Nineties-era ABS website to be refreshed

By Shannon Jenkins

January 13, 2020

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The Australian Bureau of Statistics is moving into the decade with a new and improved website.

The current format of the website has not been updated since the late 90s, and it shows. Users from government, media, businesses, not for profit organisations, and the education sector have found the site to be difficult to navigate and frustrating to use, according to the ABS.

To tackle this, the ABS has been working on a new website in response to customer needs, behaviours and experiences, set to launch in June.

It says the new website will “transform user experience”, with improved content accessibility, user-friendly language, clear and more immediate key findings, definitions of terms, interactive graphs and tables, and concise summaries of methodology.

The agency has developed a Beta website — a sneak preview of what’s to come — which has been used to test and improve the use of digital information and services. The ABS has encouraged individuals to visit the site and leave feedback.

The transition to the new website will occur from March to June, which will involve the shift of statistical information to the Beta site, as well as a move away from the outdated use of PDFs. The ABS notes various problems with PDFs, including accessibility issues on smaller screens, and difficulties with downloading large files in regional and remote areas.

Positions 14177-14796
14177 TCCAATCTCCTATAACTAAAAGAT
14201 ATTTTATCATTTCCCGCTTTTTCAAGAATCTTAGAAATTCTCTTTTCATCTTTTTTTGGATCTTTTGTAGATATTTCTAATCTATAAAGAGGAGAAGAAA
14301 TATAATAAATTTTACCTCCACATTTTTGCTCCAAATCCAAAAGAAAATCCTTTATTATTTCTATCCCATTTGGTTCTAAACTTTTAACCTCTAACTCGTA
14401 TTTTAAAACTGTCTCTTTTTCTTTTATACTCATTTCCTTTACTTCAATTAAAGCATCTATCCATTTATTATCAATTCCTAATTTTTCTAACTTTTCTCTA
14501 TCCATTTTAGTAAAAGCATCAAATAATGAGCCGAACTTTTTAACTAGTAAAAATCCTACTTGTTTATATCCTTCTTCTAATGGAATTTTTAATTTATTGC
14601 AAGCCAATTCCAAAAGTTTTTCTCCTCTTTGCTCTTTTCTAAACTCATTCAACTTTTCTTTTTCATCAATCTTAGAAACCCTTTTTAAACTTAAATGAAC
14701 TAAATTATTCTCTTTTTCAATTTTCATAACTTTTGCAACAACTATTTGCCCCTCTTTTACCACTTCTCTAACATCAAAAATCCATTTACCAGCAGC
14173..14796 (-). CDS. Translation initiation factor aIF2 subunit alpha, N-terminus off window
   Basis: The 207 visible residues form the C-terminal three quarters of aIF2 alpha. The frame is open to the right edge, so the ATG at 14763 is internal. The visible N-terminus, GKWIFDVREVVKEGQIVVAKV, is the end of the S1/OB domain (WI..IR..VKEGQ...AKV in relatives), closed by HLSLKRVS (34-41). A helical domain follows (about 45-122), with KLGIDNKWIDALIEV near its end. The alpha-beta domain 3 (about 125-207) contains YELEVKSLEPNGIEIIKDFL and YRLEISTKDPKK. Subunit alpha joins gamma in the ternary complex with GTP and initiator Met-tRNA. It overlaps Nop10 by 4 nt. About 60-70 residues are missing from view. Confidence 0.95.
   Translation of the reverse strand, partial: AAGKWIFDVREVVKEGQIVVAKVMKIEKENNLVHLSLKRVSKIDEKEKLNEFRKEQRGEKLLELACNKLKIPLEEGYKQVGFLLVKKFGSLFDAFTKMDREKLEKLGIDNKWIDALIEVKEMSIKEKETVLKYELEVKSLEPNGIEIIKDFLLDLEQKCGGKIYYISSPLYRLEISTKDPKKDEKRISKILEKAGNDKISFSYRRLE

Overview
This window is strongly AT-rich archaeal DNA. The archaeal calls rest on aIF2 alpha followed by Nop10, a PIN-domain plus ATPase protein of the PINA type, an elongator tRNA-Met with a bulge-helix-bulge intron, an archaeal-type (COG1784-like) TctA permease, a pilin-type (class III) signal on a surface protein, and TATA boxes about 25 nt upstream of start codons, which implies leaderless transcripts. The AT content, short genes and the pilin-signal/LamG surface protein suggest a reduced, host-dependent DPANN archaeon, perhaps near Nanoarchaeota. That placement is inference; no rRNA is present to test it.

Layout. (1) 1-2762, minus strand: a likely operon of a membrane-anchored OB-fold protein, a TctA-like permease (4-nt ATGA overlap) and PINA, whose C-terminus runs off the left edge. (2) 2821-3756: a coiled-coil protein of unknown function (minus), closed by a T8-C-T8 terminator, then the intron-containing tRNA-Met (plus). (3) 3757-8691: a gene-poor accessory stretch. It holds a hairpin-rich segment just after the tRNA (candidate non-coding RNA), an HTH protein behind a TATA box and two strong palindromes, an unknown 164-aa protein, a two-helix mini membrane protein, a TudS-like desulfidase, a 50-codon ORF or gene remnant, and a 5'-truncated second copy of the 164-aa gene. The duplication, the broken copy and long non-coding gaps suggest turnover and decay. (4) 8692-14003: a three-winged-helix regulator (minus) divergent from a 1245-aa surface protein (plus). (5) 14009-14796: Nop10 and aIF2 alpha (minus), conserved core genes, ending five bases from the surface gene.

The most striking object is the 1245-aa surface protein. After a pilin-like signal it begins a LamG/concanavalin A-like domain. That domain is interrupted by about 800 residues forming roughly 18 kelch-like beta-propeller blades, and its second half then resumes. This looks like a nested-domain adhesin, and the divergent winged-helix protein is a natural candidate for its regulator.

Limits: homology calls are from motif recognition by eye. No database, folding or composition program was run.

Many aspects of the site will remain, including the availability of statistical content, and ABS dissemination products such as TableBuilder and DataLab.

Links and URLs will be changed, and catalogue numbers will no longer appear in the title of releases. However, users will still be able to search by catalogue number, and the ABS argues the new website will make finding information easier.

The agency says there will be new channels for accessing ABS data from June, including “machine to machine” Application Programming Interfaces.

“These calls return ABS statistics in a machine friendly format allowing users to integrate data into their own systems as they are released,” the ABS says. “This will remove the need to scrape the website or download the publication and manually enter the numbers into another spreadsheet.”

The most recent statistics will also “always” be returned once the set-up has been completed.

“One example is creating a spreadsheet with calls to a specific dataset or a selection of datasets. As the latest statistics are officially released at 11:30am, the spreadsheet will refresh with the latest statistics too,” it notes.

“This removes the need to download the publication from the ABS website and manually enter the numbers into another spreadsheet for analysis and decision making.”


Read more: Modernising our national data resources: a never-ending challenge


 

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